The USA trucking industry’s not-for-profit research organisation, the American Transportation Research Institute (ATRI) and the Owner-Operator Independent Driver Association Foundation (OOIDA) are conducting a joint study to understand the numerous impacts that the coronavirus pandemic is having on freight operations.
The combined OOIDA-ATRI research focuses heavily on a survey that solicits critical input from truck drivers and motor carrier staff who are encountering Covid-19 impacts such as limited shipper access, changing distribution patterns and traffic-related issues. The two organisations hope that the survey will help confirm how the trucking industry is leading the effort in responding to food and medicine shortages across the country, while providing vital data that can improve the delivery of other critical supplies.
“Our goal is to complete the data analysis as quickly as possible, as it can provide important guidance to public and private decision-makers,” explained Dan Murray, senior vice president at ATRI. “The COVID-19 pandemic is a moving target, and we can’t afford to design policies and supply chains around guesswork.”
Last week, ATRI released new data showing that trucks are continuing to move, in many cases faster than usual, to respond to the demands placed on the industry by the Covid-19 pandemic. For example, according to ATRI’s data, at the intersection of I-85 and I-285 in Atlanta, known locally as ‘Spaghetti Junction’, afternoon rush hour truck speeds are typically less than 15mph (24km/h) due to congestion. Last week, truck speeds averaged 53mph (85km/h). Among the hardest hit states, New York, California, and Illinois, the data is showing similar changes:
- In New York, along I-495 in Queens, the afternoon rush hour typically sees average truck speeds of 16mph (26km/h). Speeds have now more than doubled, averaging 38mph (61km/h);
- In Los Angeles, at the intersection of I-710 and I-105, truck traffic speeds during highly congested morning rush hours are normally less than 25mph (40km/h) between the hours of 6 and 8 a.m. Truck speeds are now averaging 53mph (85km/h) in the morning as citizens stay at home but truck deliveries increase;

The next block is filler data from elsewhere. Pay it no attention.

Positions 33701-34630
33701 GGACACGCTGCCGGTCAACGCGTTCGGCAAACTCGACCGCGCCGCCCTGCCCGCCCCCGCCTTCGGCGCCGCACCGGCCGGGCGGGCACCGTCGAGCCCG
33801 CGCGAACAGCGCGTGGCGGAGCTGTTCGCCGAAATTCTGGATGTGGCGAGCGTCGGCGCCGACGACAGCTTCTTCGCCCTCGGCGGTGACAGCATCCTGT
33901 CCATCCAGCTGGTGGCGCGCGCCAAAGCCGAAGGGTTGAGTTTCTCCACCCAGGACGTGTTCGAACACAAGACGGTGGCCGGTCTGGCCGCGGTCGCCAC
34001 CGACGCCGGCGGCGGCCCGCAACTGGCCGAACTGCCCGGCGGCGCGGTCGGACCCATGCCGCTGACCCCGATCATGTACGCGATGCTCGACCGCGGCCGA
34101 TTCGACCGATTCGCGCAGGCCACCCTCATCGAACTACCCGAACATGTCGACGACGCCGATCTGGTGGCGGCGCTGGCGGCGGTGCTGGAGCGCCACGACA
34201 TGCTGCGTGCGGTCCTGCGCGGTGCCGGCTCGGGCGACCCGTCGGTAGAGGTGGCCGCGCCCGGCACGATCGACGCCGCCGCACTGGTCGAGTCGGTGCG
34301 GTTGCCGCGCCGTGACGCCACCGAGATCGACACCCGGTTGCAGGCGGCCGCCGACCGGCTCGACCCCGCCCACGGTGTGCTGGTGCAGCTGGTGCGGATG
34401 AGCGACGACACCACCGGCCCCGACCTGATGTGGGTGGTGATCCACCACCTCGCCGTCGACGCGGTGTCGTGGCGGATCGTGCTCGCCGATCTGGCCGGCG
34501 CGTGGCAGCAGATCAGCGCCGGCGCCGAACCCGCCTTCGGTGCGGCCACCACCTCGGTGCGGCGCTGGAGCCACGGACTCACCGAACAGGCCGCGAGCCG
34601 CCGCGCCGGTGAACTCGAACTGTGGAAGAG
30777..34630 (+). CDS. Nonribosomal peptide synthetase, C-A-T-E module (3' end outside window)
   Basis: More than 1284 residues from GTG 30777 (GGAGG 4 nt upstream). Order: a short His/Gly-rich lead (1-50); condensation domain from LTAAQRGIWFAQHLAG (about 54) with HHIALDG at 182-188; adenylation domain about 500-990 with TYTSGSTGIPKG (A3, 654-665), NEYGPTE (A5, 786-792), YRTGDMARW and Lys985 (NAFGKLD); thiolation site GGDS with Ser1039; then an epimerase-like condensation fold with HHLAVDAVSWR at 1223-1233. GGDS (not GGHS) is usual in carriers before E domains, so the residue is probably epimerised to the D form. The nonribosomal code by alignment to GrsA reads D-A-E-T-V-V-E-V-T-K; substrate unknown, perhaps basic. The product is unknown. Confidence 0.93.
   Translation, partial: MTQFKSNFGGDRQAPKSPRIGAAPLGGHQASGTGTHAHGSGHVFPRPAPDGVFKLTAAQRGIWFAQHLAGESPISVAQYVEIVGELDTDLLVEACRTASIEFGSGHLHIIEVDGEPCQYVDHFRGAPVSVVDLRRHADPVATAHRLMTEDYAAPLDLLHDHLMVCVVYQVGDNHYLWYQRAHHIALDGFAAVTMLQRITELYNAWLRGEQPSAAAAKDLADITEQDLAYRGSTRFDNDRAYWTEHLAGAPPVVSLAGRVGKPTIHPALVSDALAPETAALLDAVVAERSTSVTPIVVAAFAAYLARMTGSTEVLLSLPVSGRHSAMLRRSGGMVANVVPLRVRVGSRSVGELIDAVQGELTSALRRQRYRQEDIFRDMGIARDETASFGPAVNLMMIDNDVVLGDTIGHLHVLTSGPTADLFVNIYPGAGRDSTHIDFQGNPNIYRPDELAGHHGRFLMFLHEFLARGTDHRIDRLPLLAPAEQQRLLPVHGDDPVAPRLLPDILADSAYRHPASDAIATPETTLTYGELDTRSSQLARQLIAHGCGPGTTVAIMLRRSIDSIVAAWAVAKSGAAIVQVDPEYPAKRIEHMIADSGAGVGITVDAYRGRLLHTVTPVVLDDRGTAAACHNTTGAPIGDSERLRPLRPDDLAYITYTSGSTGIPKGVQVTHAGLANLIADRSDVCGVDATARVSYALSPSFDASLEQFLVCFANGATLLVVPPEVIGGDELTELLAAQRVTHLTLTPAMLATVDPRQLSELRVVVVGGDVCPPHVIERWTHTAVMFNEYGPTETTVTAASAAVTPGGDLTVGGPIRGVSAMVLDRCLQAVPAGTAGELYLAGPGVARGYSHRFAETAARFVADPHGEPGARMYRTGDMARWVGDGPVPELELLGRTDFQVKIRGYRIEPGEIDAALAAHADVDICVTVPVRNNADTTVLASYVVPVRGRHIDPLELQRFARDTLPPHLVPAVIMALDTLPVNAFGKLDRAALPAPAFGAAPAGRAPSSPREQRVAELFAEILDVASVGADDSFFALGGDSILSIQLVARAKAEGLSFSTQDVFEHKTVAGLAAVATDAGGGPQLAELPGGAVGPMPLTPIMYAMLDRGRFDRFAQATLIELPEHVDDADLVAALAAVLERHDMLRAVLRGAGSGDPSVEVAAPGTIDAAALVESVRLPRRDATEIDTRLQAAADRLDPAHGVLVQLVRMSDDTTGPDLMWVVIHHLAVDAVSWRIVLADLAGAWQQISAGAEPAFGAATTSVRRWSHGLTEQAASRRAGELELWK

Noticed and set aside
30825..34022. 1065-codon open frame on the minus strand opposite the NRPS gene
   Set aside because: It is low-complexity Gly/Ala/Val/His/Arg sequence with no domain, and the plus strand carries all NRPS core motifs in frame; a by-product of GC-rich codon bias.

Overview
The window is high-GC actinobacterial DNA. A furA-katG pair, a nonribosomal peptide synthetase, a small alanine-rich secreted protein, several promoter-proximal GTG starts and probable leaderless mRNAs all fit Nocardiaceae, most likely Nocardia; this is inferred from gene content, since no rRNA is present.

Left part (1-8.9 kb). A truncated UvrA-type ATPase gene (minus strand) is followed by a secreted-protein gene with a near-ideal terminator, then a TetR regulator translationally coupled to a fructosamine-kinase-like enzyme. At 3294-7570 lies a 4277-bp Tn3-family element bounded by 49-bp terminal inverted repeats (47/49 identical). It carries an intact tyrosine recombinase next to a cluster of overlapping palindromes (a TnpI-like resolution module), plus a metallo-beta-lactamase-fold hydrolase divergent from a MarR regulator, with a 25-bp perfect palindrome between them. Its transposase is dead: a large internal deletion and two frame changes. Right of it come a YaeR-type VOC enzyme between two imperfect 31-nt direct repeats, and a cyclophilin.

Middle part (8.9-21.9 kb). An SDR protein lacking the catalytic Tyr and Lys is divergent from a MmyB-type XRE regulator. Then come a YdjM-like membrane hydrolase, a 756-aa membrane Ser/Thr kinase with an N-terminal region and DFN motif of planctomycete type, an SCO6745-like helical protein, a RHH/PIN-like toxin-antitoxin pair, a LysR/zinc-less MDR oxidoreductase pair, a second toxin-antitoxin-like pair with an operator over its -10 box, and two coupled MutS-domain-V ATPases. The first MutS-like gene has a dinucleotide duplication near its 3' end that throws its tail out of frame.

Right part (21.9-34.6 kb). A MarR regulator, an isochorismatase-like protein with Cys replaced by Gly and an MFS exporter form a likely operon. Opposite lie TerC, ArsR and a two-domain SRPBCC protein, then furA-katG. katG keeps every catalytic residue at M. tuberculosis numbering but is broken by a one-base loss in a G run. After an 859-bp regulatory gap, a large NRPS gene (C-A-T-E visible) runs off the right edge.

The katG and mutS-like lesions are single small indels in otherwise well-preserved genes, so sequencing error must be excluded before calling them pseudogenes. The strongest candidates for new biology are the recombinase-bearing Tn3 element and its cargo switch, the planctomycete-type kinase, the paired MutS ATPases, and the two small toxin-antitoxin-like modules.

- At the Byrne Interchange in Chicago, where I-290 intersects with I-90/I-94, morning truck speeds are now averaging 43mph (69km/h), more than twice the typical morning rush hour speed of 20mph (32km/h).
According to ATRI’s analysis, the results can be explained by several Covid-19 related factors: first is the dramatic reduction in commuter traffic, allowing trucks to operate at higher speeds, particularly during traditional rush hours. Second, is the continuous 24/7 truck operations that generate higher average truck speeds across nearly all hours of the day. ATRI’s analysis used truck GPS data from more than a million heavy-duty trucks and the locations examined included some of the nation’s top truck choke points.
“Our real-time GPS data allows us to analyse freight flows, and so far in March, what we are seeing is an unprecedented level of truck movement,” noted ATRI’s president and COO, Rebecca Brewster. “Not only are trucks continuing to move, but they are doing so at speeds well in excess of normal traffic patterns. Spaghetti Junction is typical of what we’ve seen across the country, especially in areas hit hard by the virus and subject to quarantines and lockdowns. As other traffic dissipates, trucks continue to move, delivering much-needed relief supplies to markets, hospitals, gas stations and other essential businesses.”